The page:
"Galápagos Belonging: Finding a Space for Human History in Evolution's Laboratory"
Release date: February 23, 2012
Goucher College is presenting "Galápagos Belonging: Finding a Space for Human History in Evolution's Laboratory," a talk by Jill Constantino of Harvard University, on Thursday, February 23, at 7:30 p.m. in Kelley Lecture Hall.
Constantino will talk about conflicts between conservationists and ordinary residents in the Galápagos Islands. On the remote Ecuadorian archipelago, conservationists work to preserve the species made famous by Charles Darwin, while human residents engage in a politics of historical and geographical claim-staking to legitimate social belonging. Constantino argues that these tensions blur the boundaries of evolutionary and historical time.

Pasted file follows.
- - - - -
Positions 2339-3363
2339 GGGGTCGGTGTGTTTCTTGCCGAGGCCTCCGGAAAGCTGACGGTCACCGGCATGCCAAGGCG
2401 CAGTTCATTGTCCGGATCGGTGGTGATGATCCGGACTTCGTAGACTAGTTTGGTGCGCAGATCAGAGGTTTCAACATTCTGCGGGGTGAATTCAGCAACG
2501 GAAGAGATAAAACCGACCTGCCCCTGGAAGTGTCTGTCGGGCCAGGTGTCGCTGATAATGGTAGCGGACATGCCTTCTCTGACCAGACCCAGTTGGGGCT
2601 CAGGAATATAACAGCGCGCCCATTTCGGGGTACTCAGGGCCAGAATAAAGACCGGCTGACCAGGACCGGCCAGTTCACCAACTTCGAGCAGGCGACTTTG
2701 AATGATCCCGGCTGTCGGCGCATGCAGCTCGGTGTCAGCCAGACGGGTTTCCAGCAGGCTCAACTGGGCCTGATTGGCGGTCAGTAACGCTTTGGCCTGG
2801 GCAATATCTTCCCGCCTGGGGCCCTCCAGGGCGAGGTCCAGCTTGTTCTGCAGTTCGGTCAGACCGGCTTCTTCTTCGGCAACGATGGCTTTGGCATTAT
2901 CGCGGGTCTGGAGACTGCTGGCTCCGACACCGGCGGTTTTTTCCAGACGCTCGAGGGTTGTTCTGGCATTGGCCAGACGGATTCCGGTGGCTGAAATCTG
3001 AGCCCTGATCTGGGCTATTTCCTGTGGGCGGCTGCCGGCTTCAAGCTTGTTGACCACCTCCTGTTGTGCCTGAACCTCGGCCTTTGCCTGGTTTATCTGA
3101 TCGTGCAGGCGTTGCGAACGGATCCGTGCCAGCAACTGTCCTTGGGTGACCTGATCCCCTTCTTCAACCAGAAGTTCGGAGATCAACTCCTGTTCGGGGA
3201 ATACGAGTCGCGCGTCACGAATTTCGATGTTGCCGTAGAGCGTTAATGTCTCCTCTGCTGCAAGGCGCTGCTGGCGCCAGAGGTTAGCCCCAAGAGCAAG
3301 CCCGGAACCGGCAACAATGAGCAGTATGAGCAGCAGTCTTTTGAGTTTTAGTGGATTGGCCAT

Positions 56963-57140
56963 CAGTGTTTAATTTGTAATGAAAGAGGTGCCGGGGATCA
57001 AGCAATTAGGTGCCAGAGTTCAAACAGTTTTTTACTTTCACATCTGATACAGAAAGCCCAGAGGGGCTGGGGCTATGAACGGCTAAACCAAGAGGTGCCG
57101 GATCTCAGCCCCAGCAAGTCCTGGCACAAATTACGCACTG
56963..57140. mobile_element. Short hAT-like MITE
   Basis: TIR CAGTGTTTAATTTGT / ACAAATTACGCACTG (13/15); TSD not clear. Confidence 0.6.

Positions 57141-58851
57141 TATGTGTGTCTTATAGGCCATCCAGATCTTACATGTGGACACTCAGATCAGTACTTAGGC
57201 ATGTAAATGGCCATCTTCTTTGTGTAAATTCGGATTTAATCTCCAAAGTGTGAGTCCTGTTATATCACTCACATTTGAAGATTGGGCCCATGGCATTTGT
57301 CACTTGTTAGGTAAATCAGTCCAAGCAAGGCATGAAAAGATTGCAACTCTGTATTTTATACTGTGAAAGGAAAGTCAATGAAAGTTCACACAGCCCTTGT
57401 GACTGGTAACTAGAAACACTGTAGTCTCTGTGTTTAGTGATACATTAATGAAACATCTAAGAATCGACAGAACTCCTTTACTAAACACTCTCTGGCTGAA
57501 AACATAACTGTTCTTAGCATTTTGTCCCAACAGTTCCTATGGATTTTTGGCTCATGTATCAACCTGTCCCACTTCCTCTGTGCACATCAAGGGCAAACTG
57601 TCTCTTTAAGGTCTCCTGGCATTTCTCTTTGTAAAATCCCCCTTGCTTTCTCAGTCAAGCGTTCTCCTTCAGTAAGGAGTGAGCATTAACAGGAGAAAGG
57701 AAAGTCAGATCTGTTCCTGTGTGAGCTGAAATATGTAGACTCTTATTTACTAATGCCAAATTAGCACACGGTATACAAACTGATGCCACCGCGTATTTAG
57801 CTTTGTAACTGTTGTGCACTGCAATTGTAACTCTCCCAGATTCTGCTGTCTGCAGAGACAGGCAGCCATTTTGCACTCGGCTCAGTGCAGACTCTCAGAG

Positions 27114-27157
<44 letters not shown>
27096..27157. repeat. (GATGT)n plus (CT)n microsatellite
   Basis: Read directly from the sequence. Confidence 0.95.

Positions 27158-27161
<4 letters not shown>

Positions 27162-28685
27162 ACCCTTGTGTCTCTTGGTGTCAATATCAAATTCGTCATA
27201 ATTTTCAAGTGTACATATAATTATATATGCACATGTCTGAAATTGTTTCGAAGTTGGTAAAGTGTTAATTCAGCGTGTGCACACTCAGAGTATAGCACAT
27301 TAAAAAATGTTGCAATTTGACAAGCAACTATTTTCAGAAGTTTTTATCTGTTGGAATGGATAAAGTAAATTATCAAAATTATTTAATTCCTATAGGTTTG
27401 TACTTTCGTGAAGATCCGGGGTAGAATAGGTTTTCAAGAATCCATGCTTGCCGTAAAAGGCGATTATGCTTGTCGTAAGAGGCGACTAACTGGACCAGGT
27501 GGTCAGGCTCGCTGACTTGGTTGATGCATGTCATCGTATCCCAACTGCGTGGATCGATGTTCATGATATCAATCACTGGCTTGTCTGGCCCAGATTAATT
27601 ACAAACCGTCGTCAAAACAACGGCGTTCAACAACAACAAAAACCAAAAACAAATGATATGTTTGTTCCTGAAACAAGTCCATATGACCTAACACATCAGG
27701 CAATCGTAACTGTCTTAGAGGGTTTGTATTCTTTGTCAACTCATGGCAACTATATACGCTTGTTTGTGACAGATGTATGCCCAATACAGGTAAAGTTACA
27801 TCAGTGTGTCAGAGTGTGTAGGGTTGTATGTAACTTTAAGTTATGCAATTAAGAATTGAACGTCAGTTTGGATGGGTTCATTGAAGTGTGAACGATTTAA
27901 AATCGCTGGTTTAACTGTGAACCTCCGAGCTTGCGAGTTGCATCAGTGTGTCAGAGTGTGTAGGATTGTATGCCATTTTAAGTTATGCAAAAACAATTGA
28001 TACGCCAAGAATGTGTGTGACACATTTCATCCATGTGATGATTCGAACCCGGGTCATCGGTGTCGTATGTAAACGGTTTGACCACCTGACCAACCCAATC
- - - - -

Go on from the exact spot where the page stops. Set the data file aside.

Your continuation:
This event is free and open to the public. For more information, contact the box office at 410-337-6333 or firstname.lastname@example.org.
As a lecturer in the social anthropology program at Harvard, Constantino teaches on human/plant/animal relations, evolution and history, constructions of nature, environmental anthropology, the anthropology of islands, Latin America, the history and discourse of science, writing and anthropology, cyborgs, and how different beings adapt with political projects and medical and technological innovations. Her recent research has taken her to the Galápagos Islands, where she is studying conflicts between fishermen and scientists.
Constantino's presentation at Goucher College is sponsored by the departments of Environmental Studies and Anthropology/Sociology.